At this point, you have a character and are ready to play Pathfinder! Or maybe you’re the GM and you are getting ready to run your first adventure. Either way, this chapter provides the full details for the rules outlined in Chapter 1: Introduction. This chapter begins by describing the general rules and conventions of how the game is played and then presents more in-depth explanations of the rules for each mode of play.

Before diving into how to play Pathfinder, it’s important to understand the game’s three modes of play, which determine the pace of your adventure and the specific rules you’ll use at a given time. Each mode provides a different pace and presents a different level of risk to your characters. The Game Master (GM) determines which mode works best for the story and controls the transition between them. You’ll likely talk about the modes less formally during your play session, simply transitioning between exploration and encounters during the adventure, before heading to a settlement to achieve something during downtime.

The most intricate of the modes is encounter mode. This is where most of the intense action takes place, and it’s most often used for combat or other high-stakes situations. The GM typically switches to encounter mode by calling on the players to “roll for initiative” to determine the order in which all the actors take their turns during the encounter. Time is then divided into a series of rounds, each lasting roughly 6 seconds in the game world. Each round, player characters, other creatures, and sometimes even hazards or events take their turn in initiative order. At the start of a participant’s turn, they gain the use of a number of actions (typically 3 in the case of PCs and other creatures) as well as a special action called a reaction. These actions, and what you do with them, are how you affect the world within an encounter. The full rules for playing in encounter mode start on page 468.

In exploration mode, time is more flexible and the play more free form. In this mode, minutes, hours, or even days in the game world pass quickly in the real world, as the characters travel cross country, explore uninhabited sections of a dungeon, or roleplay during a social gathering. Often, developments during exploration lead to encounters, and the GM will switch to that mode of play until the encounter ends, before returning to exploration mode. The rules for exploration start on page 479.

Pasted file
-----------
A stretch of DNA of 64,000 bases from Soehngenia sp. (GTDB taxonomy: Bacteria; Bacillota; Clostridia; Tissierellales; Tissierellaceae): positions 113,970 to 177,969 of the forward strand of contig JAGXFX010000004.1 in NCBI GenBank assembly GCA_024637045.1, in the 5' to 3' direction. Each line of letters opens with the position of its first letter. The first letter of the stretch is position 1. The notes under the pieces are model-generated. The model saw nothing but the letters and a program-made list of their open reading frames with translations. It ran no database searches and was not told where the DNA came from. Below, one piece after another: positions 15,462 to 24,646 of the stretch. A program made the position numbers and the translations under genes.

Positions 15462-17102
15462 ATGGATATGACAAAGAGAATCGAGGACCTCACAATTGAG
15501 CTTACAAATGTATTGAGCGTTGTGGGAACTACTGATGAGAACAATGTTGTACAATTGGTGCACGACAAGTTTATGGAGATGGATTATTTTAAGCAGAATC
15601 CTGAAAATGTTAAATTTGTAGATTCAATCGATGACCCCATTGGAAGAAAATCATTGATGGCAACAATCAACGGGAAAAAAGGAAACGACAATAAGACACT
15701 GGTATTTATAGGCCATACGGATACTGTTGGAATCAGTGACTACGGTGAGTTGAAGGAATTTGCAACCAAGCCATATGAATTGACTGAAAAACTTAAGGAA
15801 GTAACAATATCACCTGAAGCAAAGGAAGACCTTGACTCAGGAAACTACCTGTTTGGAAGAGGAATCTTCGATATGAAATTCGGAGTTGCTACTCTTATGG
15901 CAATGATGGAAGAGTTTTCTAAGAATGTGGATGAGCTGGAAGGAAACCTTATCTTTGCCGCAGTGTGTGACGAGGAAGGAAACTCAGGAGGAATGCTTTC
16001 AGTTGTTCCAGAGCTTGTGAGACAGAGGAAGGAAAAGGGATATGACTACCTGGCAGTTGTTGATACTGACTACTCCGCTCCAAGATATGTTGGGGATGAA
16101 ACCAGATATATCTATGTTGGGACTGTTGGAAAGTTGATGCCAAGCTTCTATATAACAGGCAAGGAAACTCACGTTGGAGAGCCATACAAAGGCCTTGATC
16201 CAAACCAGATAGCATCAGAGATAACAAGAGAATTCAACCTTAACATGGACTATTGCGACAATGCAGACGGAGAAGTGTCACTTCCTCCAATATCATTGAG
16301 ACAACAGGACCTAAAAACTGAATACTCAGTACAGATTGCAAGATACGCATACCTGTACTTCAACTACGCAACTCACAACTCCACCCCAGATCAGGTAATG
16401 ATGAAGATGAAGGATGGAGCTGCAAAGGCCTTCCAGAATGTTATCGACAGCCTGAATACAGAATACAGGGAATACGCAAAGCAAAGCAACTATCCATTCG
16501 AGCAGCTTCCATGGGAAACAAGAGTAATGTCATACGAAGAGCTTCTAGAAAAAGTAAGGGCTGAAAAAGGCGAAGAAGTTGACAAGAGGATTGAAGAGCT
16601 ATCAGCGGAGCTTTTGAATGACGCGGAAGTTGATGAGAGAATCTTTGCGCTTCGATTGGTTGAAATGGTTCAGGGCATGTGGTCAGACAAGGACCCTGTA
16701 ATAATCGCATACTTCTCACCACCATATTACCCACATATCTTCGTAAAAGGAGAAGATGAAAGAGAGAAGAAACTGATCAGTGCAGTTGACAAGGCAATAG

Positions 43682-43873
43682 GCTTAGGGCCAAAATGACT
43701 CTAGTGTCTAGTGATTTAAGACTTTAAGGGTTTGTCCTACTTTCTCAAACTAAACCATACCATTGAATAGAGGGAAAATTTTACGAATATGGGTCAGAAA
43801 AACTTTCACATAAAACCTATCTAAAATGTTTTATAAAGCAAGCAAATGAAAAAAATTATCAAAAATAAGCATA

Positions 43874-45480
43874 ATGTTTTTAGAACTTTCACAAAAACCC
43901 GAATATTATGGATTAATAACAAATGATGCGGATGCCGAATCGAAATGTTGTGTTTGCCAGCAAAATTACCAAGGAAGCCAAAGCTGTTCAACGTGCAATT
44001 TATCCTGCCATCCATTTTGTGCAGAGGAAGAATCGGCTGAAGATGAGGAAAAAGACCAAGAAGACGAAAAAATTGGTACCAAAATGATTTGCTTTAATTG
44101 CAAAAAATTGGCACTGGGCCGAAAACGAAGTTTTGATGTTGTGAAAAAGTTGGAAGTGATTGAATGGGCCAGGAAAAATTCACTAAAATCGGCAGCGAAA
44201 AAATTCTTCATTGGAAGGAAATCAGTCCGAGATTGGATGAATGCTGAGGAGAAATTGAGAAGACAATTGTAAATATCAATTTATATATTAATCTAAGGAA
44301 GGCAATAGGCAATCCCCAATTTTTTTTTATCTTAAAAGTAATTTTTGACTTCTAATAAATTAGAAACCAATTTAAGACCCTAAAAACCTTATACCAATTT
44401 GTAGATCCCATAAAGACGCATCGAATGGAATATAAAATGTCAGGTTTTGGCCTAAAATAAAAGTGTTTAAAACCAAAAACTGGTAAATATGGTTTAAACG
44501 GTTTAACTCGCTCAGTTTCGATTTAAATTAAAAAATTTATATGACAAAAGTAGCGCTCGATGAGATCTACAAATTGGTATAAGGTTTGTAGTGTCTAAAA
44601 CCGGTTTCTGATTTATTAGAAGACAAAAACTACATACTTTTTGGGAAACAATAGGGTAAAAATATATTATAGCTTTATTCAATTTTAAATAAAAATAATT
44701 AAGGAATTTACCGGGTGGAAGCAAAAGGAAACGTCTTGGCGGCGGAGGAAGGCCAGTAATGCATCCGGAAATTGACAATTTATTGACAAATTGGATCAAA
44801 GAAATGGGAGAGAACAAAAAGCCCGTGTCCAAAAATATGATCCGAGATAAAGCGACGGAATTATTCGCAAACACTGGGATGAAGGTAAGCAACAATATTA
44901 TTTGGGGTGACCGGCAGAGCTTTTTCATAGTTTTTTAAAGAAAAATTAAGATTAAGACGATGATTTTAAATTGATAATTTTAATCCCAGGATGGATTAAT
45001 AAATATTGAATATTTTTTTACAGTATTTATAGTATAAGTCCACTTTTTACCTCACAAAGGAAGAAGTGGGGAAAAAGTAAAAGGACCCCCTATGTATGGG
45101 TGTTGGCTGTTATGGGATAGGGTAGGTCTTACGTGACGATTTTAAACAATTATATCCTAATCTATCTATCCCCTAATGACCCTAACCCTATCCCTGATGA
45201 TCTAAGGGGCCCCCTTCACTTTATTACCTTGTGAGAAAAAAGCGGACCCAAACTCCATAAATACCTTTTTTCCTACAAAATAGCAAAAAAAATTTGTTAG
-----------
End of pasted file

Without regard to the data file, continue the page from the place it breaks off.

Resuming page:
The third mode is downtime. During downtime, the characters are at little risk, and the passage of time is measured in days or longer. This is when you might forge a magic sword, research a new spell, or prepare for your next adventure. The rules for downtime are on page 481.

General Rules

Before exploring the specific rules of each mode of play, you’ll want to understand a number of general rules of the game. To one degree or another, these rules are used in every mode of play.

Making Choices

Pathfinder is a game where your choices determine the story’s direction. Throughout the game, the GM describes what’s happening in the world and then asks the players, “So what do you do?” Exactly what you choose to do, and how the GM responds to those choices, builds a unique story experience. Every game is different, because you’ll rarely, if ever, make the same decisions as another group of players. This is true for the GM as well—two GMs running the exact same adventure will put different emphasis and flourishes on the way they present each scenario and encounter.

Often, your choices have no immediate risk or consequences. If you’re traveling along a forest path and come across a fork in the trail, the GM will ask, “Which way do you go?” You might choose to take the right fork or the left. You could also choose to leave the trail, or just go back to town. Once your choice is made, the GM tells you what happens next. Down the line, that choice may impact what you encounter later in the game, but in many cases nothing dangerous happens immediately.

But sometimes what happens as a result of your choices is less than certain. In those cases, you’ll attempt a check.